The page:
Early onset limbus-to-limbus corneal clouding is the outstanding feature. Some asymmetry is often present. Vision is minimally impaired if at all in many children but slow progression occurs and adults often become visually impaired. Nystagmus does not develop. Photophobia and tearing are common. The corneal appearance can lead to the erroneous diagnosis of congenital glaucoma. However, some infants actually do have congenital glaucoma as well leading some to suggest this may be a disorder of anterior chamber dysgenesis. The edematous cornea may be of 2-3 times normal thickness. It may appear generally hazy and sometimes has a diffuse ground glass appearance.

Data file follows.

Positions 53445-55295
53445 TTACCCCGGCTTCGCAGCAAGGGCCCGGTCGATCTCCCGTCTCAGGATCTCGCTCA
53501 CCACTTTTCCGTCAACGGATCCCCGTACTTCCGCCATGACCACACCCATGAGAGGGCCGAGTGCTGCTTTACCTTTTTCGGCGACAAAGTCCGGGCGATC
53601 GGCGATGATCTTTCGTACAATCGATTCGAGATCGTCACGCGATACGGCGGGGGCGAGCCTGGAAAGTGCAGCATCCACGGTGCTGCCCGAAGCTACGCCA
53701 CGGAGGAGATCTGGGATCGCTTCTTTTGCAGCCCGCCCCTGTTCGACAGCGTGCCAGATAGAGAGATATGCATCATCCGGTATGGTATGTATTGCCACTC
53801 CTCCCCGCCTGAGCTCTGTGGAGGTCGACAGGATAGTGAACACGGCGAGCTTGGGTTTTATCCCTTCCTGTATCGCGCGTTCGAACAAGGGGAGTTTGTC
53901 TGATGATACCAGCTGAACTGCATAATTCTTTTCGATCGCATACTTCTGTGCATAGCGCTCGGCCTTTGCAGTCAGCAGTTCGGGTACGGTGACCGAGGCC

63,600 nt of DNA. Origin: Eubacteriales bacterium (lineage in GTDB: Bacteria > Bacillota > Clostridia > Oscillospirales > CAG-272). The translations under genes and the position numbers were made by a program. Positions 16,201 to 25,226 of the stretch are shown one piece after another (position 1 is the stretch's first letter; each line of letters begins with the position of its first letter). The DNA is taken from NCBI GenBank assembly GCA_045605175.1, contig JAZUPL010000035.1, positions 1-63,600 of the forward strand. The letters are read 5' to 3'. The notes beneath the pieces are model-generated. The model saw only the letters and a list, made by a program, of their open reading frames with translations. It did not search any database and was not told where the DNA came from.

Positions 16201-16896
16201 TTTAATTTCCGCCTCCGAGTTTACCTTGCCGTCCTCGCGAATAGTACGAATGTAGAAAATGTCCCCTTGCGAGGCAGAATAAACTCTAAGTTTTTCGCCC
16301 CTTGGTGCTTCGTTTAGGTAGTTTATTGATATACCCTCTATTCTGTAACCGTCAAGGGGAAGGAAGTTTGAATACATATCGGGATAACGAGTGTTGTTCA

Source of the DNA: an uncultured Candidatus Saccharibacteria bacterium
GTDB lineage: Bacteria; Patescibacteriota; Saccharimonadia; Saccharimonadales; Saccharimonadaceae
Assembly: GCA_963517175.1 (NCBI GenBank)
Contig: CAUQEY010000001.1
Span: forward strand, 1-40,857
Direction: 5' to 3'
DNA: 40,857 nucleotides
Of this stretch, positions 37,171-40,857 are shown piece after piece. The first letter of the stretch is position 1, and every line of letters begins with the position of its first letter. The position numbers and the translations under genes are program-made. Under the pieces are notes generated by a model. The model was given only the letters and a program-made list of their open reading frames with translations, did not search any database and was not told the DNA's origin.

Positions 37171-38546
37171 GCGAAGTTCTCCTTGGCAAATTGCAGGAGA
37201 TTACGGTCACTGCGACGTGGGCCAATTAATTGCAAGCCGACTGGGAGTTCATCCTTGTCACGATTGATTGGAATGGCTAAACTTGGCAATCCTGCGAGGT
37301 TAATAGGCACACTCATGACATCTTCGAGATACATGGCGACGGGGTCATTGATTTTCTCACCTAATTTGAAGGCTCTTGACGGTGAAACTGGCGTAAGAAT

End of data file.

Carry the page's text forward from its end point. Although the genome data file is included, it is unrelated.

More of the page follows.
The posterior surface often appears mottled and has been described as having a peau d'orange appearance. The endothelium is attenuated or even absent histologically and abnormal, disorganized collagen fibrils have been found in a thickened Descemet layer by electron microscopy. The remaining endothelial cells are often vacuolated and heaped in double layers, with some containing melanin granules. Some atrophy and edema of the epithelium with partial loss of Bowman's can be seen histologically.